Because of these factors mentioned, I believe that all of math is math for liberal arts students. If you are in college, it goes without saying that you need mathematics courses to acquire your degree. It is just a matter of conveying the passion that those like me have for the subject to you. Here are a few suggestions:

• Relax. Take a few breaths. This just takes a bit of patience. As my friend Euclid said over 2000 years ago, “there is no royal road to geometry”. This is also true for all fields of mathematics. In order to learn it properly, math requires dedication to the subject. Not only does it require dedication, it also requires a fire in your heart to learn. Are you an artist? Believe it or not, there is beauty in mathematics, and that beauty has been expressed time and time again through the medium of art. Here is some of my favorite examples. This is called the Mandelbrot set, and though the use of functions and complex numbers, we get a beautiful fractal pattern that can be “zoomed” into forever. The patterns go on and on. This is possibly the best example I could think of, and perhaps this form of art-meets-math can inspire your own art in the future.

• Find a tutor. Not just any tutor will do, but one that truly has the spark of math inside him or her. How could you possibly find this in someone? Ask them what they think of mathematics. Do you see their eyes light up? Do they delve into a description of its beauty? Is he or she able to explain concepts well and give you a reason for thinking its important? This is the passion that you see. Seek it out in a tutor and you have won half the battle.
• Forget about your past. I have heard the story many times; students who struggle with mathematics sometimes are met with the wrath of their parents or teachers in their younger years. Sometimes, this frustration led to abuse. This negative conditioning can carry over into a person’s adult years, and can scar them so much that they have an almost pathological aversion to mathematics. It is those types of people who have done such a disservice to education that fuels my passion to teach. Sometimes a hurdle is hard to jump, but understanding, encouragement, and patience go a long way.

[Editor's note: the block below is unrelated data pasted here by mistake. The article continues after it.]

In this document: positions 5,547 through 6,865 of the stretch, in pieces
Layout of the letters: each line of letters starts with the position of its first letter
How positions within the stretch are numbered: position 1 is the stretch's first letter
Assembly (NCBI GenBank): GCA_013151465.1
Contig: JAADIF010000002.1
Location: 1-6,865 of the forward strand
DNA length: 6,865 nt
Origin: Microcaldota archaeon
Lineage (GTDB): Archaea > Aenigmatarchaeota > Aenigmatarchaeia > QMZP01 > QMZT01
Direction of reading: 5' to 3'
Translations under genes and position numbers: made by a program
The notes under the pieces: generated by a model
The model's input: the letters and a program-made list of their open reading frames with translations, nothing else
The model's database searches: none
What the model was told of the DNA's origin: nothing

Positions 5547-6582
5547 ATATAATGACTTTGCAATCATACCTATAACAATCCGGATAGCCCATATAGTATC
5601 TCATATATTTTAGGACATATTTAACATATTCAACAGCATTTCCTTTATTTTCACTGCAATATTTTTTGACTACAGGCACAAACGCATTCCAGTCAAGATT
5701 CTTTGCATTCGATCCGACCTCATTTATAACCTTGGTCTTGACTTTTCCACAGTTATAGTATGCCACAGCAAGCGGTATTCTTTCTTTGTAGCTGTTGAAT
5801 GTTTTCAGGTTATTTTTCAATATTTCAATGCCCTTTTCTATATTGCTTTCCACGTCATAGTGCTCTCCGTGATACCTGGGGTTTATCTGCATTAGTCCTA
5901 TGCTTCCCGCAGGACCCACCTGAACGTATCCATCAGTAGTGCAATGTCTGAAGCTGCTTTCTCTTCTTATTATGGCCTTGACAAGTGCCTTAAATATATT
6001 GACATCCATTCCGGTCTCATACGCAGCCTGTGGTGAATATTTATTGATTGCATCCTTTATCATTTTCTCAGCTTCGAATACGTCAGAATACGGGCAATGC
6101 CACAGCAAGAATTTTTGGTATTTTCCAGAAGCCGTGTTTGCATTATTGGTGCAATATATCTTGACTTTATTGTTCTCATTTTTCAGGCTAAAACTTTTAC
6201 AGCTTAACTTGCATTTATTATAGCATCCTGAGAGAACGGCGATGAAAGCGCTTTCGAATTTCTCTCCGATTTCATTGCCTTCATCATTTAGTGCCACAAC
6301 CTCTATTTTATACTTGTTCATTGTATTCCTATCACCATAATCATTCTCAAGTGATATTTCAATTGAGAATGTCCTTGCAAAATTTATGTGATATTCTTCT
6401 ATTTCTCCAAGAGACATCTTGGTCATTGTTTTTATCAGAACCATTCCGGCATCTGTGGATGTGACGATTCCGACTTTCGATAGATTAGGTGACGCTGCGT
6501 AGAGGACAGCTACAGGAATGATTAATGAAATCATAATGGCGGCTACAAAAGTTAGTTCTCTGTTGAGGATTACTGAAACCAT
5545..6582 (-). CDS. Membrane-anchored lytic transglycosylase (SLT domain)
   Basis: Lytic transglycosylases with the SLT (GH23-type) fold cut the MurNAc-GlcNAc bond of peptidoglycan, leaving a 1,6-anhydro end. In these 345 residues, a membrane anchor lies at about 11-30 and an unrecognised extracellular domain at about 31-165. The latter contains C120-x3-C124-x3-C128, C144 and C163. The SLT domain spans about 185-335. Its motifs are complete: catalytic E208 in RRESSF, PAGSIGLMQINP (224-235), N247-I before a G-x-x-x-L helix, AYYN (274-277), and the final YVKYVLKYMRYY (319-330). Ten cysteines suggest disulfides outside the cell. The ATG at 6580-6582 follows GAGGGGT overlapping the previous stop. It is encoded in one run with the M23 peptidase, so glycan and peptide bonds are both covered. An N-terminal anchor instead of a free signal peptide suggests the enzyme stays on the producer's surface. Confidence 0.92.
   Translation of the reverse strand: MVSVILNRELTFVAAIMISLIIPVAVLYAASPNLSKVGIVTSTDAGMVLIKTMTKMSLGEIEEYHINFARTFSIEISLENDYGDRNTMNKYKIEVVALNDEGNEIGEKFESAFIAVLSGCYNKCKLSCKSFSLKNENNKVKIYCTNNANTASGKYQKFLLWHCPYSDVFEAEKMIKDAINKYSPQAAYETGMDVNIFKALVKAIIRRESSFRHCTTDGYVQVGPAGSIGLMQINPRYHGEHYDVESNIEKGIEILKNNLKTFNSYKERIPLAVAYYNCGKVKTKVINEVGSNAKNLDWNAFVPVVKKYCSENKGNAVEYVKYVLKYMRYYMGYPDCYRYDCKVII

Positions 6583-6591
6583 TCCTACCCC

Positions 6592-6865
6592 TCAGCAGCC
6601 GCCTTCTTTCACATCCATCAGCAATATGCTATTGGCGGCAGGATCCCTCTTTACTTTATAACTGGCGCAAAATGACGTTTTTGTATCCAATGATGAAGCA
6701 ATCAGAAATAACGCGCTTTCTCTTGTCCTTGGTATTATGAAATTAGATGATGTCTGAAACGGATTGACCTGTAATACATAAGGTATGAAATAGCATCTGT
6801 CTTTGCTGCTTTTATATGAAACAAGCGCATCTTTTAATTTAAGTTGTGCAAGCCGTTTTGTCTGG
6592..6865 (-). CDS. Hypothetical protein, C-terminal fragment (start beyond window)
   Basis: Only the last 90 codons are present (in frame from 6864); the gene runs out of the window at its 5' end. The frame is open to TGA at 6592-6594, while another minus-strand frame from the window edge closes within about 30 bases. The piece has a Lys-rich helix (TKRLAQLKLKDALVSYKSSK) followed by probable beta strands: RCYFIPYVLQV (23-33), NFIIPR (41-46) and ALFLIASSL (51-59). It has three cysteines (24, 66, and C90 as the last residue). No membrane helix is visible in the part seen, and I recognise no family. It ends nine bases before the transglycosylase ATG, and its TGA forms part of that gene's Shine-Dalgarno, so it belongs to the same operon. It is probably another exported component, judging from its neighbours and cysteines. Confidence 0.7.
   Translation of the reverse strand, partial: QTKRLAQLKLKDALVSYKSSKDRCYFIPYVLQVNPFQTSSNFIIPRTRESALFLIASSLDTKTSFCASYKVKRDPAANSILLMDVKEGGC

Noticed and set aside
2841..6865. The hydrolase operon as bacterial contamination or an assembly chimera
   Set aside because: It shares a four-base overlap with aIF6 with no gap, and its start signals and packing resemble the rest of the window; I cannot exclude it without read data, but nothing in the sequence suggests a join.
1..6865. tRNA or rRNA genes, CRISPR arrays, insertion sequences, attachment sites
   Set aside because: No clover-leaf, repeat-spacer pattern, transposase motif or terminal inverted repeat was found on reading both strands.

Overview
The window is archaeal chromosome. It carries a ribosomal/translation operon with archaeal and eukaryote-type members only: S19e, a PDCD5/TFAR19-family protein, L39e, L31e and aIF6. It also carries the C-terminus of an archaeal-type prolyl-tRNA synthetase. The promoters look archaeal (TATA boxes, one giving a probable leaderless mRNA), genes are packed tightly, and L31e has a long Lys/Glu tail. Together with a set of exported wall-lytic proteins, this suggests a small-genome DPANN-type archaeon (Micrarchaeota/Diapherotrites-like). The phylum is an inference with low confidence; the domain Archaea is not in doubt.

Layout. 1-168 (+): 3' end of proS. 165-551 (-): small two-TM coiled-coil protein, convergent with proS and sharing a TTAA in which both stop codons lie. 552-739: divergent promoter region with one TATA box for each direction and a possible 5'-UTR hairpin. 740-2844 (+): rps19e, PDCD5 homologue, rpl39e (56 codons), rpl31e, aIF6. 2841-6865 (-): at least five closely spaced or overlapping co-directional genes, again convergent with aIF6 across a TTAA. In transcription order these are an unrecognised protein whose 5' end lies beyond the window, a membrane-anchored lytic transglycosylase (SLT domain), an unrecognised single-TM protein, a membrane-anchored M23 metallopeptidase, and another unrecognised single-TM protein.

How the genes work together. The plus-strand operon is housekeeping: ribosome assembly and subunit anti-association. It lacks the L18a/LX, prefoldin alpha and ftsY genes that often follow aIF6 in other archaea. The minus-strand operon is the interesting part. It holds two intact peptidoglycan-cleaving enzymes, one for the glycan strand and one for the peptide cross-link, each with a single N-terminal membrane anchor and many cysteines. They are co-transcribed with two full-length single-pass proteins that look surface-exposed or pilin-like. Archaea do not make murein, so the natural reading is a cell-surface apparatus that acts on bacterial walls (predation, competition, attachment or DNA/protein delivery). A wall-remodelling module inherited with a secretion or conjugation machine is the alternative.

• Find an application that is relevant to your field of study. This falls in lockstep with the first point; if you find a way to apply math to what you love, then you can find a reason to sustain your interest. Do you have a passion for Psychology? Statistics plays a vital role in understanding the results of well constructed experiments. Without it, correlations and causes could not be rigorously determined. This is why quantitative methods are taught to budding psychologists to this day.

I can’t say it enough; all math is math for liberal arts. It will take time and effort, but it can be done. Believe in yourself and take action.

When it comes to math for liberal arts, I believe that the visual arts are the most representative. Check out Viewpoints: Mathematical Perspective and Fractal Geometry in Art. This comes highly recommended from a personal professor of mine, and I found it enlightening.

## 100 Digits of Pi – How Do they Calculate it?

Pi is a number found throughout mathematics. Just like a thief in the night, Pi can pop up somewhere when you least expect it. Fundamentally speaking, Pi is simply the circumference (the length of the perimeter) of the circle divided by its diameter (length of circle straight through the middle).

There is a simple experiment you could do at home: Take a piece of string and, a ruler, and a few circular things in your house (peanut butter caps, wheels, etc).

1.) Wrap the string around the circular object and measure it.

2.) Then measure the diameter by using to placing the ruler right in the middle of the circle.

If you did everything correctly, you might get some measurements very close to pi or even accurate to a decimal place or two. Sometimes your measurements might look like 3.3 or 3.2 and this is due to the fact that (1) no matter how precise with you are with measuring, you are likely to be off a bit and (2) the circular object you use is likely not a perfect circle. We know that, if you were perfect with your measurements, and a had the most perfect of circles, your measurement could be very very good. You could even get the measurement out to 100 digits of Pi, and this is what it would look like:

3.141592653589793238462643383279502884197169399375105820974944592307816406286208996280348253421170679…

See those 3 dots? That is called an ellipsis and is used in math to denote that something keeps going on. Pi is an interesting number in that if you could calculate it out far enough, there would never be a time where it would end or have a forever repeating decimal (like 1/3 = .33333333333…). Pi will keep going on and on, and never end.

No matter what circle you find in the universe, if you were to do the above experiment on it, it would always approximate or equal Pi. How interesting is that? It is where the world of math and the physical world collide, which helps us to understand that math can be used to understand the universe around us.

Nowadays, the first 100 digits of pi is small change; computer scientists have calculated the number out to trillions of digits. Most applications of Pi in the real world do not require more than ten to fifteen digits, so why do computer scientists waste their time with calculating Pi? As it were, calculating Pi is a very good way of testing the capabilities of your computer. It is a popular “stress test” for computers.

Warning, Don’t Try MSpaint at home